WASHINGTON, May 13, 1963 (UPI) -- President Kennedy, in sending military riot-control units to bases near Birmingham, said this Government will do whatever must be done to preserve order, to protect the lives of its citizens, and to uphold the law of the He also directed that a proclamation and executive order be drafted so that he could order the Alabama National Guard into immediate federal service if violence erupts again.
But Kennedy said he hoped the citizens of Birmingham themselves will maintain "standards of responsible conduct that will make outside intervention unnecessary."
He appealed to both white and Negro citizens of the city to realize that violence only breeds more violence. He said that the Federal Government would not permit a few extremists on either side to sabotage an agreement reached between leaders of the two races.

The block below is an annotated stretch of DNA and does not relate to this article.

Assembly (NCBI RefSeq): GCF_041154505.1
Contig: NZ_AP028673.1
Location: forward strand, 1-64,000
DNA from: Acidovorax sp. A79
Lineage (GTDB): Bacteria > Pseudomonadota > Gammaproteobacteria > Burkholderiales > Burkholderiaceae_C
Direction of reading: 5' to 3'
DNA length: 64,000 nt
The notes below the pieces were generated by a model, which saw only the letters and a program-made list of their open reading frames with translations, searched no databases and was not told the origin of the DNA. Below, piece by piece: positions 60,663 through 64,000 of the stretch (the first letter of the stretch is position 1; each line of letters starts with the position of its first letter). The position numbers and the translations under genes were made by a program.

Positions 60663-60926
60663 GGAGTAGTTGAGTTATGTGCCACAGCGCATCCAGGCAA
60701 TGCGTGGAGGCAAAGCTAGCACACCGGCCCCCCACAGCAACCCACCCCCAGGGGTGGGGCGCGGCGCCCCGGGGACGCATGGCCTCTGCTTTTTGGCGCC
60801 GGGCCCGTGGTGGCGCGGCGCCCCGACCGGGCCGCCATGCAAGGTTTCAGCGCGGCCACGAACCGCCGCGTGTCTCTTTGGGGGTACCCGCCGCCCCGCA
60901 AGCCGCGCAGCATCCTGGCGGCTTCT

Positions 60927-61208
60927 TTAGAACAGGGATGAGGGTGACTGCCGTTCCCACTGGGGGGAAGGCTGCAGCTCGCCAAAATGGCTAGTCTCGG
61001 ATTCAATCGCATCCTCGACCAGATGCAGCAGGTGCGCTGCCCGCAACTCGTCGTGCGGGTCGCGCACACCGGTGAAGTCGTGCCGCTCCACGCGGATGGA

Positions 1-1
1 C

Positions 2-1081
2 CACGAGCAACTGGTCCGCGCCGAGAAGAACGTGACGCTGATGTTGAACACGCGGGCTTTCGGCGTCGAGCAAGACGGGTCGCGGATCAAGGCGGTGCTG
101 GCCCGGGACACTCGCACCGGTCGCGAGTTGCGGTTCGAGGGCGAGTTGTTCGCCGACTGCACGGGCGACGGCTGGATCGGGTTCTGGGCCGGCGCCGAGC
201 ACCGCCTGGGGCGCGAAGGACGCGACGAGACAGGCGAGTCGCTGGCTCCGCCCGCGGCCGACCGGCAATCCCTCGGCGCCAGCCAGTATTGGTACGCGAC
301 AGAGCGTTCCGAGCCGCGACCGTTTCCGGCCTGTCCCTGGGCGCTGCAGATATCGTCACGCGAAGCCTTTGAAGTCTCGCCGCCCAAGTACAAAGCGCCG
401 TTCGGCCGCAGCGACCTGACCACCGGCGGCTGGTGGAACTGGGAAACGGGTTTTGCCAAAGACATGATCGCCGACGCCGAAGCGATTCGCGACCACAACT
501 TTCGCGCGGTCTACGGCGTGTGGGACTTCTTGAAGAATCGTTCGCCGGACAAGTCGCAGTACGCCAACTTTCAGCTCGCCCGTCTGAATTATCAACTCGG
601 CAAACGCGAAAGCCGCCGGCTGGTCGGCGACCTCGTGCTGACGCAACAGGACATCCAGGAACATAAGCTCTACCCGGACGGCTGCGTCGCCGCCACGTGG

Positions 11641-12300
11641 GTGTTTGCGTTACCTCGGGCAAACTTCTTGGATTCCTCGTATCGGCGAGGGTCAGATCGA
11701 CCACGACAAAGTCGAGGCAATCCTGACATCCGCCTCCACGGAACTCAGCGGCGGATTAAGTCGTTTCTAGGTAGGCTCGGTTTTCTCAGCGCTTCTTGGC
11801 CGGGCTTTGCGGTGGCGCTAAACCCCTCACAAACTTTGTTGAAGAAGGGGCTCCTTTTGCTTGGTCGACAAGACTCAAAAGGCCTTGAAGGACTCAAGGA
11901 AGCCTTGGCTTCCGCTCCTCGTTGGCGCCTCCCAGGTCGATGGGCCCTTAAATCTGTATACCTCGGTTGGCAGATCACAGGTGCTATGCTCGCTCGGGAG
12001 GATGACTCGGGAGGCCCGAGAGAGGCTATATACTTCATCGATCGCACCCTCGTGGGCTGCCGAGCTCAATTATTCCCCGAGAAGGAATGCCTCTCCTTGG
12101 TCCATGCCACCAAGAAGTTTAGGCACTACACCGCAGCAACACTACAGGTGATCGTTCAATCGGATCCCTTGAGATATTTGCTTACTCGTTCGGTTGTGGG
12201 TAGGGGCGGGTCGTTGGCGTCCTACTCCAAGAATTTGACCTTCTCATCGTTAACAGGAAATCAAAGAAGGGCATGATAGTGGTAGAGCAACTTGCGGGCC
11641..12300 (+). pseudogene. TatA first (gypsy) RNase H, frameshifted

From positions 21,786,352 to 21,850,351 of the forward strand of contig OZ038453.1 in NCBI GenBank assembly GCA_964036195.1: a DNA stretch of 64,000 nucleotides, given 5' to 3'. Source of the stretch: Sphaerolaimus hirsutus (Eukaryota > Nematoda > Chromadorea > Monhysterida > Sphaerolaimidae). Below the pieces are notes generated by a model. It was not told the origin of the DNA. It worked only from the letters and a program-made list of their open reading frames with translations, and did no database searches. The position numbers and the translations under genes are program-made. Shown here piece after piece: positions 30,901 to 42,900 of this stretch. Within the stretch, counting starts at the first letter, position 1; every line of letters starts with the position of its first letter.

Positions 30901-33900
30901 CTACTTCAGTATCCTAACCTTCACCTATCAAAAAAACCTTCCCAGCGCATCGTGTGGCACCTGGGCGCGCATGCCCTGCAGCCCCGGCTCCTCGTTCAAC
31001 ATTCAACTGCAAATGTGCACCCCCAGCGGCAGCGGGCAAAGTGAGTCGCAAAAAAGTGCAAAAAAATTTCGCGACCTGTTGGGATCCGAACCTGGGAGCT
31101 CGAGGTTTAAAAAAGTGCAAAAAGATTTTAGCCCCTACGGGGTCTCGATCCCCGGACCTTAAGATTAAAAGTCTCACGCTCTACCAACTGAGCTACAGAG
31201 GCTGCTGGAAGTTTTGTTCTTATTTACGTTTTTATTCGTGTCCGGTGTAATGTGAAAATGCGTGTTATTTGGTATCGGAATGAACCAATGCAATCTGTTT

The President's announcement at 8:55 last night that he had ordered the troops sent to the vicinity of Birmingham climaxed a day of hurried conferences among top Federal officials.
Kennedy cut short his weekend stay with his family at Camp David, Md., and returned to the White House by helicopter at 5:37 p.m. He had planned to remain at the mountain retreat until this morning.
Administration officials had hoped the agreement reached last week would preclude any need for federal action.
The President said that "the Birmingham agreement was and is a fair and just accord."
"It recognized the fundamental right of all citizens to be accorded equal treatment and opportunity," he said. "It was a tribute to the process of peaceful negotation and to the good faith of both parties."